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Untreated GERD can contribute to developing esophageal cancer

Untreated GERD can contribute to developing esophageal cancer

Esophageal cancer is rare, but the disease claims more American lives annually than melanoma skin cancer or cervical cancer, according to the Esophageal Cancer Action Network (ECAN). That is why Hendrick Health is working to bring awareness to esophageal cancer during National Esophageal Cancer Awareness Month.

The two more common forms of esophageal cancer are adenocarcinoma, which usually results from long-lasting gastroesophageal reflux disease (GERD), and squamous cell carcinoma, which is often linked to smoking and drinking. The adenocarcinoma variety is increasing at a faster rate than any other cancer in the U.S., according to ECAN.

Treatment outcomes for esophageal cancer improve with early detection, but the symptoms often seem indicative of less severe conditions. Symptoms of the cancer can include having more than occasional heartburn, pain or difficulty swallowing, persistent or unexplained cough, speaking with a hoarse voice for several weeks and a family history of Barrett’s esophagus or esophageal cancer.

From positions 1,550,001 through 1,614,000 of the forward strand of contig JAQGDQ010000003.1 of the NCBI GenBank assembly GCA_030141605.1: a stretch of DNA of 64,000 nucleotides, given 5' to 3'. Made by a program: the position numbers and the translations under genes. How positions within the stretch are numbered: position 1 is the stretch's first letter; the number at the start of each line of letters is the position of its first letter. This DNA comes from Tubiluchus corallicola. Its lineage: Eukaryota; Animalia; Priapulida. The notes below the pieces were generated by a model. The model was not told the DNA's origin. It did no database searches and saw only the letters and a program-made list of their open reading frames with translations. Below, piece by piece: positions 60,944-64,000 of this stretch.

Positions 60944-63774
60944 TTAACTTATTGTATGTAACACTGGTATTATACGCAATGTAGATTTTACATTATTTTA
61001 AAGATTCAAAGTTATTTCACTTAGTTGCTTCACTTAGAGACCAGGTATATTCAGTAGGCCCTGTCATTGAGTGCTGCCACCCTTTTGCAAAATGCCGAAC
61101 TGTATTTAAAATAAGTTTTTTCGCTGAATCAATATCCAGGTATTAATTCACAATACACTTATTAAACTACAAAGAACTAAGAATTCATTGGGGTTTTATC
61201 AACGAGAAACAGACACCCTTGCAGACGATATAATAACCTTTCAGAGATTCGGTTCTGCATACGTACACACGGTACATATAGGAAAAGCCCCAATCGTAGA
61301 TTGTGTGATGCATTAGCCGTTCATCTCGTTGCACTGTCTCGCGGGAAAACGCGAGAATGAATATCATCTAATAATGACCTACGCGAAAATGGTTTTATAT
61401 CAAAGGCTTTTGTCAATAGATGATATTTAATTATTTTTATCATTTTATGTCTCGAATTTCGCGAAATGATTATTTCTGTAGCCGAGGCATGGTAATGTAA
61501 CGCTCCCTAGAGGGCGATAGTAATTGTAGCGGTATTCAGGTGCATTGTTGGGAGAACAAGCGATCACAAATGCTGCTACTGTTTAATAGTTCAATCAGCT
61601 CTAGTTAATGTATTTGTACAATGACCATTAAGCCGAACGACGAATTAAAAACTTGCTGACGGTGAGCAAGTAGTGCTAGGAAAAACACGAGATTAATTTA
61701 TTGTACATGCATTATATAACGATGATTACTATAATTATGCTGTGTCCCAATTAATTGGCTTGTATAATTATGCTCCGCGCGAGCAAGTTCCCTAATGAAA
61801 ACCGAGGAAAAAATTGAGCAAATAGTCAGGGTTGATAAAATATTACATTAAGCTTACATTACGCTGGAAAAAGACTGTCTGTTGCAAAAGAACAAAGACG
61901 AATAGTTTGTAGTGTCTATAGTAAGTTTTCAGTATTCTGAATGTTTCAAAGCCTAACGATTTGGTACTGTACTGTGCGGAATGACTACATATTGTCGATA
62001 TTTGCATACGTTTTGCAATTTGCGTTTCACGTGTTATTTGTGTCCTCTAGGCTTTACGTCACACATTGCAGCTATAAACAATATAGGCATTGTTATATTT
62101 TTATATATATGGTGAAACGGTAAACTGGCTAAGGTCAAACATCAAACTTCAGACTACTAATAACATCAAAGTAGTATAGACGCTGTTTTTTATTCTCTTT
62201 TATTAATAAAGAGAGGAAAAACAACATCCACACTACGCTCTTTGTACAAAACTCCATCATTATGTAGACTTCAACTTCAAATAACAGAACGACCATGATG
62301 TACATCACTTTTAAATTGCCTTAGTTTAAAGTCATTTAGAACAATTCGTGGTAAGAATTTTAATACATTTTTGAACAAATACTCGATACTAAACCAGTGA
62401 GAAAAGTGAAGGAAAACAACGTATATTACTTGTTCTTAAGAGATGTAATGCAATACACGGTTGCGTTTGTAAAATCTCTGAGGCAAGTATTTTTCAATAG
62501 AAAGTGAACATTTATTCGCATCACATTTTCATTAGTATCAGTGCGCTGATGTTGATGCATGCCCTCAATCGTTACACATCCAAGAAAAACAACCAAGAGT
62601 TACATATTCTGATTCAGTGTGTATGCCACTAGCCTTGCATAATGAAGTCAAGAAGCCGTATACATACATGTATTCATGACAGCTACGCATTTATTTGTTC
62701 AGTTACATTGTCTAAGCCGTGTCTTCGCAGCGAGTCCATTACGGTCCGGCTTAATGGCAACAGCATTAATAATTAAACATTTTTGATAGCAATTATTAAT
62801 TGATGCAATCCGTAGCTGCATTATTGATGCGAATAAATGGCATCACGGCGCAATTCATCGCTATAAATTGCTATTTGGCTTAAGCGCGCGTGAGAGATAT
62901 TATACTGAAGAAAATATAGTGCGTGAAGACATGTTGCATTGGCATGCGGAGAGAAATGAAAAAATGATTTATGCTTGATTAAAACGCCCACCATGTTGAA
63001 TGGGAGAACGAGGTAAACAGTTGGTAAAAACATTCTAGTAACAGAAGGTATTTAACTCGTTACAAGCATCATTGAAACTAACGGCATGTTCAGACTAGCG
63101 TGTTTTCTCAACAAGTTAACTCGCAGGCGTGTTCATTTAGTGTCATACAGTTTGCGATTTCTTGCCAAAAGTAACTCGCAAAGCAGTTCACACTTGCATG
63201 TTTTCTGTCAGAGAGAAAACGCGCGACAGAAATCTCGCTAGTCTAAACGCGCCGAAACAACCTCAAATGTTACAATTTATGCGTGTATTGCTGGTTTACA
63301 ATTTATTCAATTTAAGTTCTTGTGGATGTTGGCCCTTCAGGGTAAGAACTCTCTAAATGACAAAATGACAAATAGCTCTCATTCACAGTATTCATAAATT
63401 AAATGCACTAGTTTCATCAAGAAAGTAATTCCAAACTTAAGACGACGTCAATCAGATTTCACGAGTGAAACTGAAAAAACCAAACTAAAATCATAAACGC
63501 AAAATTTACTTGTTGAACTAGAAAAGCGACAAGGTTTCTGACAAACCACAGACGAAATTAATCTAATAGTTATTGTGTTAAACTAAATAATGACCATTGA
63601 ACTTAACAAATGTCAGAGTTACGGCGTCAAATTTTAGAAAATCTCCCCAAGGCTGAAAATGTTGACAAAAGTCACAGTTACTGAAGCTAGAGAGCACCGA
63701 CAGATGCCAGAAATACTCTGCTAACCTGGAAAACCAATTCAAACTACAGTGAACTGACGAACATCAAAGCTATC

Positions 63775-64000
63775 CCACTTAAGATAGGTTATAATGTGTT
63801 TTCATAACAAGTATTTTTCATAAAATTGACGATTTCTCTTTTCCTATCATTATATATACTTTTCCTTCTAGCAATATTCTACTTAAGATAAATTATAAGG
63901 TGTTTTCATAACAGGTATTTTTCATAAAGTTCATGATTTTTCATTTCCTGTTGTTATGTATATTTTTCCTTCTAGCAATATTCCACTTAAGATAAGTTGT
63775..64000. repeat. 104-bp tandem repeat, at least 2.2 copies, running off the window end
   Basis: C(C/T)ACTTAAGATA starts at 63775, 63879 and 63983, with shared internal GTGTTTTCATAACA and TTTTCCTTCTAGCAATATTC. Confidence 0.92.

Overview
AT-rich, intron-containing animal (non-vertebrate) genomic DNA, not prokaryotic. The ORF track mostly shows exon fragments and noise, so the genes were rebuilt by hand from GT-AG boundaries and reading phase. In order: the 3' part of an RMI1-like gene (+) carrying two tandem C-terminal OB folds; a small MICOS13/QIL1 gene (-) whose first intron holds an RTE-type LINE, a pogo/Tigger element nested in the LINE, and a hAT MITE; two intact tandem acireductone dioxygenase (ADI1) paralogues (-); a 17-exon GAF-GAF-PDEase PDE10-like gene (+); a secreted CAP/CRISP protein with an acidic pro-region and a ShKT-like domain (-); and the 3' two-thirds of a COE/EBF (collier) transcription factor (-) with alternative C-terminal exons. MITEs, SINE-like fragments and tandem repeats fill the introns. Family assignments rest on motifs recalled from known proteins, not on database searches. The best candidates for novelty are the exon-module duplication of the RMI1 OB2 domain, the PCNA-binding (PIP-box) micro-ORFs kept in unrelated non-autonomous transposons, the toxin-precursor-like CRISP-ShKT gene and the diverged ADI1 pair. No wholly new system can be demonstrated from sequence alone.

Because untreated GERD is a contributing factor to esophageal cancer, people who experience what they often dismiss as acid reflux should consult a medical professional for a proper diagnosis and treatment.

Physicians at Hendrick Health offer several advanced treatment options for GERD. To learn more, visit our GERD information webpage at

Free, individualized tobacco cessation counseling also is available at Hendrick Health. To learn more or to schedule an appointment, call 325-670-4488.